- Accommodation: €382 for 21(p) vs 17(d), ranging from €7 to €19 @ the average of €10 per night
- Food: €301
- Cost per day: €27.60
- Tourism: 11 attractions for €140,- including the stunning Perito Moreno Glacier and mesmerising Iguazú Falls
If you want to know more about this incredible country of tango, passion, wine, football, beautiful nature and friendly people please click here for the Quaint Planet’s Traveller’s Guide for Argentina, to introduce you to the country’s basic history, cuisine, culture, safety, as well as places to go and things to see.
It is not a secret that Uruguay isn’t cheap, in fact, it’s probably the most expensive South American country. It’s however definitely worth a visit. I stayed in dormitories and made my meals out of the nearly UK-priced groceries purchased in supermarkets. Tip: Like in Chile, some supermarkets offer ready meals AKA “menu” and it’s not a bad option if you haven’t got time for cooking.
- Time spent: 10 days
- Transport: 1352km for €120 @ €8.88 per 100km
- Accommodation: €134 for 9 nights in dormitories, ranging from €10.80 to €17.70 @ the average of €14.90 per night
- Food: €120 (mostly cooked myself)
- Cost per day: €37.40
To learn more about this special little country, please click here for the Quaint Planet’s Traveller’s Guide for Uruguay, to introduce you to the country’s basic history, culture, cuisine, safety, as well as places to go and things to see.
Bolivia is known to be at the cheaper end of South American destinations, if not the cheapest. The meals, the tourist attractions as well as the private accommodation were certainly the most affordable in the whole Latin World. Tip: Bolivia is known for causing certain digestive adventures to quite a few travellers, many of which find themselves in a sudden desperate search for Imodium. It might be just due to the different Western immune system but I’d recommend – try eating in busy places that sell fresh stuff…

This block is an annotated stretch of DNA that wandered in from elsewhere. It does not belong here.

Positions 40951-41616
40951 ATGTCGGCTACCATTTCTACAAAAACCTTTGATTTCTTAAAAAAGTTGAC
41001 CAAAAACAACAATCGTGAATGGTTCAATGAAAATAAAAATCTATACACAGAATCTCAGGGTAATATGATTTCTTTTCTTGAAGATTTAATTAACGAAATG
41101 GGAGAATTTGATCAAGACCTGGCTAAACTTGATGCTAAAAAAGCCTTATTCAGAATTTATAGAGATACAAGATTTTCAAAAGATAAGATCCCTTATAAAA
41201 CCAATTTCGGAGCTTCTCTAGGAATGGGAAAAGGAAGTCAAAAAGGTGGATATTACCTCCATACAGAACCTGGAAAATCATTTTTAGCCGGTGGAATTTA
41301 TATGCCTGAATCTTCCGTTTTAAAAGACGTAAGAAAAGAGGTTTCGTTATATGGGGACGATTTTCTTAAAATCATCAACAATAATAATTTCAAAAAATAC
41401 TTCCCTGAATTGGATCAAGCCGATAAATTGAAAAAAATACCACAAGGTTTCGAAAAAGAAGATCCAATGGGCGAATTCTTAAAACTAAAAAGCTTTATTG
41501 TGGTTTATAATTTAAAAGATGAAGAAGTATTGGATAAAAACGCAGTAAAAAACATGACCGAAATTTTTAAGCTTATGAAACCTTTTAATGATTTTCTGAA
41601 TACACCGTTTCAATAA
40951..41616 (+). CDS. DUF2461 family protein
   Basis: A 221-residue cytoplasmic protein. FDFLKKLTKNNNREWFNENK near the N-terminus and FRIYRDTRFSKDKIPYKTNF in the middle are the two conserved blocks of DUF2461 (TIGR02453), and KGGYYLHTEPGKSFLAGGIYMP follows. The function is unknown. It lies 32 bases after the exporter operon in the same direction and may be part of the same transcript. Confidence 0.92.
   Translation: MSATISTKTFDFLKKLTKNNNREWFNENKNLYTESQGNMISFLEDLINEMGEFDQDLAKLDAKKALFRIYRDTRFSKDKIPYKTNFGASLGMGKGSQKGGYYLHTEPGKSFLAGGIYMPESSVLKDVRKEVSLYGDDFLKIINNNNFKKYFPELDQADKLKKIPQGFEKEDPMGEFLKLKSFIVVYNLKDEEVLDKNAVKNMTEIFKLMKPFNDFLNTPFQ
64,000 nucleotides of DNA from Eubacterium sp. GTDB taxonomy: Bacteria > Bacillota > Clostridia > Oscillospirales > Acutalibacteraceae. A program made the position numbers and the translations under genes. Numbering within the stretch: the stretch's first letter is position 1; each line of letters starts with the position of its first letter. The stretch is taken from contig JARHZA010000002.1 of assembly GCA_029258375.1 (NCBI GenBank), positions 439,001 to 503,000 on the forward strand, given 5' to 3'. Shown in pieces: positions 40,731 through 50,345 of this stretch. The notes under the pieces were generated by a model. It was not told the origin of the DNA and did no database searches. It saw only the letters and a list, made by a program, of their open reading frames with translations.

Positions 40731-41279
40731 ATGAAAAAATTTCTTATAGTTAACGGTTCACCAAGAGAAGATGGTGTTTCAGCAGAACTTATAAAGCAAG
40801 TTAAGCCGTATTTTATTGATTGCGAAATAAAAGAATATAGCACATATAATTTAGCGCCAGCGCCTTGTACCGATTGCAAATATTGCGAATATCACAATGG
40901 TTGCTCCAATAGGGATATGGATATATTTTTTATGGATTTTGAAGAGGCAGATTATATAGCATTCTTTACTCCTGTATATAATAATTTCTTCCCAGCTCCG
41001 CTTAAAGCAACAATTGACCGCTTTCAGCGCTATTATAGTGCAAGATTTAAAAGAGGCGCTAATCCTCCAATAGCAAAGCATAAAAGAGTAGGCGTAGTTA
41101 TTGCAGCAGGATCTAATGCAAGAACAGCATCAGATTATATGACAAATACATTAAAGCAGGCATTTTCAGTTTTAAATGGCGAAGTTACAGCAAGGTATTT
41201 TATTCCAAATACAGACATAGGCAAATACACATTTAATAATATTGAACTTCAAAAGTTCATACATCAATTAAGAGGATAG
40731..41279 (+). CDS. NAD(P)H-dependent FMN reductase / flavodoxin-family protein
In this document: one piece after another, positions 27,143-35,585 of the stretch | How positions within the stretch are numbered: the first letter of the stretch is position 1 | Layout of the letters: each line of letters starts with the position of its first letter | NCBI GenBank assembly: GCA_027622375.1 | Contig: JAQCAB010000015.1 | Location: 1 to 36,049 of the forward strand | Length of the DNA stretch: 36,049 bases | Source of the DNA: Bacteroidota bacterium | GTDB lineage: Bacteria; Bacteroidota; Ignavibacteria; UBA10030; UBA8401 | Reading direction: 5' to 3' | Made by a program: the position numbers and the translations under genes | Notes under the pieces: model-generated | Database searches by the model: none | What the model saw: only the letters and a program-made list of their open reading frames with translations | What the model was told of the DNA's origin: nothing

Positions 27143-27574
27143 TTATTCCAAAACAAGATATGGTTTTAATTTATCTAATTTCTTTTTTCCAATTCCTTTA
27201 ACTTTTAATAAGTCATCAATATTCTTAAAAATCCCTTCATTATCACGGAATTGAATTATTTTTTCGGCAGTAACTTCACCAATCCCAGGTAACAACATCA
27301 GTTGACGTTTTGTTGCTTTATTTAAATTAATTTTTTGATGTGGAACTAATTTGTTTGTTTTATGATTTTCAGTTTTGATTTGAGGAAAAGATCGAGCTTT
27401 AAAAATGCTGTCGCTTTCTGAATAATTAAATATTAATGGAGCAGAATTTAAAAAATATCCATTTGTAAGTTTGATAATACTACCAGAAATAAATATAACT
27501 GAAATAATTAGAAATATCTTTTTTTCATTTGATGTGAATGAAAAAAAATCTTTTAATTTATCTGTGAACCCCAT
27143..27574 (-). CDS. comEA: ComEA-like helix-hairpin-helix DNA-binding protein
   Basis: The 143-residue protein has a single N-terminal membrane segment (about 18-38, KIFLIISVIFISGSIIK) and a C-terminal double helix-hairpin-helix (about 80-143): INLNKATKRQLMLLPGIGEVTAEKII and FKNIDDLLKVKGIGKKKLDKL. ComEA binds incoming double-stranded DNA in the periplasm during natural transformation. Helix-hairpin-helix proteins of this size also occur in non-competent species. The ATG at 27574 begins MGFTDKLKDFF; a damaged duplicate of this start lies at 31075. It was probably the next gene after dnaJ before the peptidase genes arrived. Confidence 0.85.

- Time spent: 18 days
- Transport: 1223km for €52 @ €4.25 per 100km
- Accommodation: €131 for 12(p) vs 1(d), ranging from €6.30 to € 10.80 @ the average of €10 per night
- Food: €138 (eating out)
- Cost per day: €17.80
- Tourism: 5 attractions for €215,- including the surreal Uyuni Salt Flats and the entertaining Death Road Tour
If you want to know more about this incredibly diverse and multicultural country, please click here for the Quaint Planet’s Traveller’s Guide for Bolivia, to introduce you to the country’s basic history, cuisine, culture and safety, as well as places to go and things to see.
Peru is one of the most touristic countries on the continent. Its tourist industry is a well-oiled machine but the prices don’t appear to reflect the high competition, which makes the tourism there rather expensive if compared to its equally attractive neighbours. Plus, the high concentration of tourists creates fertile soil for a lot of SCAM to flourish): For example in Cusco, it sometimes felt like you pay a dollar for each step you make if you are not careful.
- Time spent: 14 days
- Transport: 2682km for €155 @ €5.78 per 100km (incl 1 flight)
- Accommodation: €111 for 12(p) vs 1(d), ranging from €7.90 to €10.50 @ the average of €8.50 per night
- Food: €66 (eating out mostly)
- Cost per day: €23.70
- Tourism: 3 attractions for €129,- including Machu Picchu
Cheaper than its neighbours but not quite at the Bolivian level. IMHO, Ecuador is a rather underrated tourist destination. It’s a very pretty and diverse country that contains pretty much everything its southern neighbour offers and there are fewer tourists.
- Time spent: 10 days
- Transport: 855km for €29 @ €3.39 per 100km
- Accommodation: €84 for 5(p) vs 5(d), ranging from €6.30 to €10.80 @ the average of €8.40 per night
- Food: €120 (eating out, in rather flashy fashion)
- Tourism: 1 attraction for €9
- Cost per day: €23.30
Like in all places in the world, it depends where you go. There are cheaper regions but the country as a whole was right behind Uruguay and Chile, somewhere just above the level of Peru when it came to expenses. FYI, I’ve spent many nights with my cherished friends for free so I’ve added up the numbers for accommodation with an average €13 per night value, which I’ve calculated from the other ho(s)tel prices I’ve paid in the country.
- Time spent: 31 days
- Transport: 2073km for €229 @ €11.04 per 100km (incl 3 flights)
- Accommodation: €364 for 17(p) vs 14(d), ranging from €5.70 to €20
- Food: €225 (eating out, cooked only breakfasts mostly)
- Cost per day: €26.40
- Tourism: 2 attractions €19,-
Stupidly expensive country. Like $7 for a pack of ciggies as opposed to $1,50 in Colombia. Beers, meals, travel, accommodation – all expensive. Quite a shock after Colombia to be honest (:0
- Time spent: 7 days
- Transport: 1065km for €125 @ €11.74 per 100km (incl 1 flight)
- Accommodation: €196 for private rooms, ranging from €16.10 to €34.30 @ the average of €28 per night
- Food: €89 (eating out)
- Cost per day: €58.60
Nicaragua was arguably the cheapest in Central Americas but still more expensive than for example Prague when it came to drinks.
- Time spent: 28 days
- Transport: 1169km for €57 @ €4.88 per 100km
- Accommodation: €244 for private rooms, ranging from €8.75 to €23
- Food: €198 (eating out)
- Cost per day: €17.80